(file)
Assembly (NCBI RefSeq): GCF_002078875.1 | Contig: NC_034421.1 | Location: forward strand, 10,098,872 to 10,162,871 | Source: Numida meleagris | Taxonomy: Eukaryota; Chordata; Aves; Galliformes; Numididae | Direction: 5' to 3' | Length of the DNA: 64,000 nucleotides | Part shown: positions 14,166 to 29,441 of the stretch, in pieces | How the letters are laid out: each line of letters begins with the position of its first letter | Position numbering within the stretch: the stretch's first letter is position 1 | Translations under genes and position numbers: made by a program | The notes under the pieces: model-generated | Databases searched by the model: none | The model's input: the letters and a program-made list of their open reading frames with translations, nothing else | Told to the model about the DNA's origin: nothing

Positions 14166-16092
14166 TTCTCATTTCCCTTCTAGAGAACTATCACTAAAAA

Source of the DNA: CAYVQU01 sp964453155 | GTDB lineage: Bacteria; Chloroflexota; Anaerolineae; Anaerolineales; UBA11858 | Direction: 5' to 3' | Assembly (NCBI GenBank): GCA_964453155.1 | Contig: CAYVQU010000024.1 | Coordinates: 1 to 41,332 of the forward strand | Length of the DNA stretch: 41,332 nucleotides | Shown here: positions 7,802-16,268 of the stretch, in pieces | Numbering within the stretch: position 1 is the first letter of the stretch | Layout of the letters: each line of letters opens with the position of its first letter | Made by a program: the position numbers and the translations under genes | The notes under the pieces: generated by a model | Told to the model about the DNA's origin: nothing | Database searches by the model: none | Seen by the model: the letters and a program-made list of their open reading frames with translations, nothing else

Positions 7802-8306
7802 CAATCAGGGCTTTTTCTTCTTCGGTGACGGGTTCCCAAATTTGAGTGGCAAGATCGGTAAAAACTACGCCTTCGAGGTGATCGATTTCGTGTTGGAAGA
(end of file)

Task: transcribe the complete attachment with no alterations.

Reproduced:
Assembly (NCBI RefSeq): GCF_002078875.1 | Contig: NC_034421.1 | Location: forward strand, 10,098,872 to 10,162,871 | Source: Numida meleagris | Taxonomy: Eukaryota; Chordata; Aves; Galliformes; Numididae | Direction: 5' to 3' | Length of the DNA: 64,000 nucleotides | Part shown: positions 14,166 to 29,441 of the stretch, in pieces | How the letters are laid out: each line of letters begins with the position of its first letter | Position numbering within the stretch: the stretch's first letter is position 1 | Translations under genes and position numbers: made by a program | The notes under the pieces: model-generated | Databases searched by the model: none | The model's input: the letters and a program-made list of their open reading frames with translations, nothing else | Told to the model about the DNA's origin: nothing

Positions 14166-16092
14166 TTCTCATTTCCCTTCTAGAGAACTATCACTAAAAA

Source of the DNA: CAYVQU01 sp964453155 | GTDB lineage: Bacteria; Chloroflexota; Anaerolineae; Anaerolineales; UBA11858 | Direction: 5' to 3' | Assembly (NCBI GenBank): GCA_964453155.1 | Contig: CAYVQU010000024.1 | Coordinates: 1 to 41,332 of the forward strand | Length of the DNA stretch: 41,332 nucleotides | Shown here: positions 7,802-16,268 of the stretch, in pieces | Numbering within the stretch: position 1 is the first letter of the stretch | Layout of the letters: each line of letters opens with the position of its first letter | Made by a program: the position numbers and the translations under genes | The notes under the pieces: generated by a model | Told to the model about the DNA's origin: nothing | Database searches by the model: none | Seen by the model: the letters and a program-made list of their open reading frames with translations, nothing else

Positions 7802-8306
7802 CAATCAGGGCTTTTTCTTCTTCGGTGACGGGTTCCCAAATTTGAGTGGCAAGATCGGTAAAAACTACGCCTTCGAGGTGATCGATTTCGTGTTGGAAGA